How the Roofing Calculator App Works

As a real estate broker or home inspector you do not need to know the current market prices for labor and different types of roofing materials to use the Roofing Calculator quickly and efficiently. The Roofing Calculator App does all the thinking for you and gives you an accurate estimate in seconds! To begin using the app you can simply ask a roofing contractor that you know or work with to in-put appropriate values for the costs of materials and labor in to the calculator’s General Settings. A roofing contractor can also create custom profiles for different types of roofs and roofing materials that you can then easily access to do a specific roof estimate. The app will guide you to in-put basic information about a specific roof that it will use to complete the calculation.

Roofing Calculator App is equipped with a convenient Presentation Mode that you can display to your clients on the spot. The Presentation Mode has been specifically designed to only show the information that clients care about the most- estimated cost of roof replacement and the size of the roof. With this mode, your clients will not be overwhelmed with extra details, such as materials breakdown, and a roofing contractor’s labor / materials costs (available in the Contractor Mode of the Calculator).

Getting this app:

You can download it either from your device or from Market (App Store) website – links are below:

As mentioned – this app comes in at a rather hefty (for mobile apps) $20 price tag. On Android you have the typical 15 minutes try-out period. However we recommend you see the videos above and on Developer’s site, to see how this app works, and if it is for you. When we tested it out, it was rather overwhelming at first, but then, as a friend of mine helped me put in some prices and explained a few things, it became as easy as 1-2-3.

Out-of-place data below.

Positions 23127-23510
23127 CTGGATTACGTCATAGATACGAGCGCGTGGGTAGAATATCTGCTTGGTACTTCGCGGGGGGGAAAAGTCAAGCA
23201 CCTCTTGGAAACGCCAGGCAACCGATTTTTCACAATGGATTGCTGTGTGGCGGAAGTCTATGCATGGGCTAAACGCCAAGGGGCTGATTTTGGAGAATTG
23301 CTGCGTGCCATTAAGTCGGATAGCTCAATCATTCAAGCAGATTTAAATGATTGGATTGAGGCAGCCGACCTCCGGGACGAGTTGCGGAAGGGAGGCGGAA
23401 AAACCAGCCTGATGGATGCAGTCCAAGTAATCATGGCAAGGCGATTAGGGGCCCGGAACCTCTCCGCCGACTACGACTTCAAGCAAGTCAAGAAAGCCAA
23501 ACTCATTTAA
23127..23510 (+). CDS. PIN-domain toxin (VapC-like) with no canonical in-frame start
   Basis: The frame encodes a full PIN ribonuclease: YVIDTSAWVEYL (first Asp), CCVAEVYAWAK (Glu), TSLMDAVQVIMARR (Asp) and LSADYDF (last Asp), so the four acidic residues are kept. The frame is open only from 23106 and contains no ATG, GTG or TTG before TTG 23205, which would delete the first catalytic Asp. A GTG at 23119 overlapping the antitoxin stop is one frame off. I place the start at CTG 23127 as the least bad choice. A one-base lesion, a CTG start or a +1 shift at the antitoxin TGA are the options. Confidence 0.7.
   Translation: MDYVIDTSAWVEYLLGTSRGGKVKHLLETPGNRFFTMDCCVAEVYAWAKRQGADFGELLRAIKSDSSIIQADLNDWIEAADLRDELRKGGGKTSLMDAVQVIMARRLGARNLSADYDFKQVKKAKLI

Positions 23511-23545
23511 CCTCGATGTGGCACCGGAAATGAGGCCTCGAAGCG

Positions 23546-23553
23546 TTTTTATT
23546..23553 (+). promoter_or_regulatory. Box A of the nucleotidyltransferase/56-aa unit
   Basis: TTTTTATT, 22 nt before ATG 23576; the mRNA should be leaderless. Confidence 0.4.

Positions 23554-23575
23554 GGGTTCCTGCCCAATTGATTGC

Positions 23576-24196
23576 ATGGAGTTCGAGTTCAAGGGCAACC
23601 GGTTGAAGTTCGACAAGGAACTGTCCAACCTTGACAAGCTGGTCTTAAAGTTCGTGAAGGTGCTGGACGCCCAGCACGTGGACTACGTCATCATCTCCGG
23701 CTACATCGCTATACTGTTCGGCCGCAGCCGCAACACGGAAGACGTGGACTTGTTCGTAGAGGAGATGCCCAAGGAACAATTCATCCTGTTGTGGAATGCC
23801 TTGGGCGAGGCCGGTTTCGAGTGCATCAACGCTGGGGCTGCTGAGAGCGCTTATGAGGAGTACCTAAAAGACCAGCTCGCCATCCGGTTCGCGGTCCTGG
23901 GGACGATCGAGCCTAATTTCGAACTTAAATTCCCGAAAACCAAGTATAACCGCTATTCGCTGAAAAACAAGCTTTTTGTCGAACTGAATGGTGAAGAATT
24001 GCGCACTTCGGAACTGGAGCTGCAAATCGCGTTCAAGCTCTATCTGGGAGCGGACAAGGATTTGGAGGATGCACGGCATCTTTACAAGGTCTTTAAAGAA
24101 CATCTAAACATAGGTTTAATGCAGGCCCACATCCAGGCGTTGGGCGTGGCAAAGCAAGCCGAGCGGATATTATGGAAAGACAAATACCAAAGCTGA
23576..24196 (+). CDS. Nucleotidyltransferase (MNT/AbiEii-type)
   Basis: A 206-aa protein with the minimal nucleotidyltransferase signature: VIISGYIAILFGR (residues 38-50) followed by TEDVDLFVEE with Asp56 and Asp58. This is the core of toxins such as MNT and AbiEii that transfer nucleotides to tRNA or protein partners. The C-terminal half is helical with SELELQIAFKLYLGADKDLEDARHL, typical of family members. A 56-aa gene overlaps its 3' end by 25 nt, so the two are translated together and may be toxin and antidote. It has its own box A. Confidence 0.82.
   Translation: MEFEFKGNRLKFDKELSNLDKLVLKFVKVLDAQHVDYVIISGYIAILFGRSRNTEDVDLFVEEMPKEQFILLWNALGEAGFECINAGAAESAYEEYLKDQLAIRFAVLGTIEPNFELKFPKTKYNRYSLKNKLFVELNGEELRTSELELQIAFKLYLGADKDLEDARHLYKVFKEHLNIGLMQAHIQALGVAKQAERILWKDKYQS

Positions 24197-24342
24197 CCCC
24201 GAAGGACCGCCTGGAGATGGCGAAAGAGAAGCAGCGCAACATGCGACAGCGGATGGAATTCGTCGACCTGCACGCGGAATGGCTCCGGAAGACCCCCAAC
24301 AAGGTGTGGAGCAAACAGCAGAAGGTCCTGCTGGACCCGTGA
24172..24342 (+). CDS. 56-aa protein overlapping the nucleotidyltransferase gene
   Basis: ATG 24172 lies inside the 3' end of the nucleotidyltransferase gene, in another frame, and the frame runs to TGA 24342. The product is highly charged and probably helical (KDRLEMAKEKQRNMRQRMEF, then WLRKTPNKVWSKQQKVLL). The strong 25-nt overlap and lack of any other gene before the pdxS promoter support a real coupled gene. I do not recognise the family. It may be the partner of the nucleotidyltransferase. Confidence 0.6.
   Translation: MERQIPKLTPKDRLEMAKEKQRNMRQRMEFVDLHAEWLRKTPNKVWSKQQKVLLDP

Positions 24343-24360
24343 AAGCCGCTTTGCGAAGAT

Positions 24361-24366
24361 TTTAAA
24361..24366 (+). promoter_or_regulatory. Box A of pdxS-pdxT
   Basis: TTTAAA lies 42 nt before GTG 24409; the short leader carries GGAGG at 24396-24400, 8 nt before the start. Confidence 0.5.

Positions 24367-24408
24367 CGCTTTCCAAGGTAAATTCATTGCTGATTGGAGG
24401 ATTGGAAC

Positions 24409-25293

Android Market (Play Store): Roof Calculator for Android

Apple App Store: Roofing Calculator for iOS devices

Product Page: Roofing Calculator App

Written by admin

June 7th, 2012 at 2:47 pm

Oracle sues Google over Java patents – the Beginning and the End

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Note to readers: I did not write this Oracle vs. Google article per-se. It was originally written by Eldar Murtazin of However, the original article is in Russian and was never translated in the English section of his site.

I find this to be one of the most interesting and deeply analytical articles on Oracle vs. Google case that I’ve read, and I wanted to share it with you. So I went ahead and translated it to the best of my ability, trying to convey Eldar’s ideas without changing the technicalities of the subject. I hope you like the article, and that I did not go off tangent, when translating it. Here is part one of this 3-part series. If / when Eldar writes next parts I will post them here for you.

However, since we all now know the outcome of the case, I think that parts 2 and 3 will never be published. I will include the details of the final verdict, below the article.

Nature of Oracle’s Java lawsuit agains Google:

Oracle is known to buy up companies and then “milking” their patent portfolios. This was one of the main ideas behind the Java lawsuit against Google. However, decision was not purely financial: Oracle’s CEO – Lawrence Ellison was also a close friend of Steve Jobs. Jobs promised a “thermo-nuclear war on Android”, which was one of his personal missions in life. Even before Jobs passed away, mr. Ellison promised to wage and win this “war on Android” as respect and commemoration of Steve Jobs. In Aug. 2010, Oracle officially filed their lawsuit against Google.

Enter Eldar: Oracle vs Google

We are witnessing this decade’s most epic law suite and its result may very well turn Android from a free operating system into a platform with sizable licensing fees payed out by Google or its partners. If Google looses this case, it will owe Oracle millions of dollars, which will undoubtedly have an impact on Google’s business. In a series of articles, we will analyze the basis for Oracle’s claims against Google, the reasons why they surfaced only in 2011, and the contending claims of each side.